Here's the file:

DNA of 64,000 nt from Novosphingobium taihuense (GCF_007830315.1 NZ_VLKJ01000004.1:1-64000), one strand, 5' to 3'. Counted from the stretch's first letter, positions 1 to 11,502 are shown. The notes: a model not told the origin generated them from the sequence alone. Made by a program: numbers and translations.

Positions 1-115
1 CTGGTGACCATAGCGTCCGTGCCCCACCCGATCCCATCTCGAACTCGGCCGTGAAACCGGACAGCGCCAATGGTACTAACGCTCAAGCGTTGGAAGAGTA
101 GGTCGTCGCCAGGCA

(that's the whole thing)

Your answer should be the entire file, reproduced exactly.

DNA of 64,000 nt from Novosphingobium taihuense (GCF_007830315.1 NZ_VLKJ01000004.1:1-64000), one strand, 5' to 3'. Counted from the stretch's first letter, positions 1 to 11,502 are shown. The notes: a model not told the origin generated them from the sequence alone. Made by a program: numbers and translations.

Positions 1-115
1 CTGGTGACCATAGCGTCCGTGCCCCACCCGATCCCATCTCGAACTCGGCCGTGAAACCGGACAGCGCCAATGGTACTAACGCTCAAGCGTTGGAAGAGTA
101 GGTCGTCGCCAGGCA